Rhetorical Devices In Jfk Speech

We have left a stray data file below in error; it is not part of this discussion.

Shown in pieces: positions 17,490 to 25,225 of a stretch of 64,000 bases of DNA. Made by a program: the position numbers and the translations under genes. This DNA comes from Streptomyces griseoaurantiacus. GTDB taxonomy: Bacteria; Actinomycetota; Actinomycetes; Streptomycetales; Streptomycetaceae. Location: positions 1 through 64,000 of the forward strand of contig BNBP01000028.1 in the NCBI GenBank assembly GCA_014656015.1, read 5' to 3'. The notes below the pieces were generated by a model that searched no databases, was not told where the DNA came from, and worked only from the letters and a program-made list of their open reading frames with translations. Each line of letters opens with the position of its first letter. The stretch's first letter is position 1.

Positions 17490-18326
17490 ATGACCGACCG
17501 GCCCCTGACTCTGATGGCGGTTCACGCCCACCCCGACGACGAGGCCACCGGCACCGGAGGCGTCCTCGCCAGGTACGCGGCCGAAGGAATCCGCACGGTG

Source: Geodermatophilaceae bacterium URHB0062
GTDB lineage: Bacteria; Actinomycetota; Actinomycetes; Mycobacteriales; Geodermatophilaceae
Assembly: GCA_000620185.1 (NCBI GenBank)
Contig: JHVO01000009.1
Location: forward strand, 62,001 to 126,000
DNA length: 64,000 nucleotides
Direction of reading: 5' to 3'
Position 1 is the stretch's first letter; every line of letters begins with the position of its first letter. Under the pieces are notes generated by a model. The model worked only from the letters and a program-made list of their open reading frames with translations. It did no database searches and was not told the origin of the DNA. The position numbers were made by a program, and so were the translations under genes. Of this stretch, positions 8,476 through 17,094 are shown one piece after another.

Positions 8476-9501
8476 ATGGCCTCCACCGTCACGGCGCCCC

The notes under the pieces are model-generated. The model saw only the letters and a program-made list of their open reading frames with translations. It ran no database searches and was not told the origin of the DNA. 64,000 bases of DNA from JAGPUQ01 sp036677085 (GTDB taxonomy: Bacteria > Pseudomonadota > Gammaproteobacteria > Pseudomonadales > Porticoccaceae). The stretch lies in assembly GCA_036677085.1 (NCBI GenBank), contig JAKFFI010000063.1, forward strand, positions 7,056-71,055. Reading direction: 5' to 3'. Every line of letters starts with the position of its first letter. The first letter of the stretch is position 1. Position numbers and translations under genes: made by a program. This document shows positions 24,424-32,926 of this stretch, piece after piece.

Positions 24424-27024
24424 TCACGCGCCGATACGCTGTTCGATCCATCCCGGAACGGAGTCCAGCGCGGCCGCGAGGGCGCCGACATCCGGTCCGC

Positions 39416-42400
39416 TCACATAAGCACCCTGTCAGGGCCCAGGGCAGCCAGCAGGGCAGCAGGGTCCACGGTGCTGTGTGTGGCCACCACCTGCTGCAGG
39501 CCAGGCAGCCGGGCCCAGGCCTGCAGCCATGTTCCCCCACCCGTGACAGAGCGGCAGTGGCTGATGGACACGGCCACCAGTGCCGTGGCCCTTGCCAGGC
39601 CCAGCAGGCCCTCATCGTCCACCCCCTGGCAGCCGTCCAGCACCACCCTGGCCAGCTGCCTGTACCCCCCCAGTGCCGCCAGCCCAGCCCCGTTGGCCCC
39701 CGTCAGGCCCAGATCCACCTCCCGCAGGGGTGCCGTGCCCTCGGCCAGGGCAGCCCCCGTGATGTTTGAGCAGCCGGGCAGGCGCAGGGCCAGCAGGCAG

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President Kennedy Rhetorical Analysis The role of a leader is to always put the interests and needs of the people first. However, a barrier may stand in the way of this connection. While addressing the media on April 11th, 1962, President John F. Kennedy discusses the steel executives’ decision to raise the price of their product, which affected the American public. Throughout this speech, Kennedy strategically berates the executives, removing the blame off himself, as well as rallies together the American public through his appeals to the consciences of the smaller group of executives and the shared virtues of the larger group of Americans. Throughout his speech in which he scolds steel executives for increasing its price, Kennedy appeals to the audience’s sense of duty and disdain of avarice in order to unify himself within the American public while simultaneously creating distance from the wealthy and influential executives. Throughout the entire speech, Kennedy utilizes the first person “we” or “our,” therefore, including himself among his audience while addressing their hardships during this time of war. With this inclusion, he allows himself to appear innocent, wholly affected and enraged by the sudden decision of the steel executives to raise their prices; thus, he shares the same grievances and sacrifices as the audience, who are the victims of this situation. As he defends the American public, Kennedy heavily juxtaposes this idea of sacrifice with the executives’

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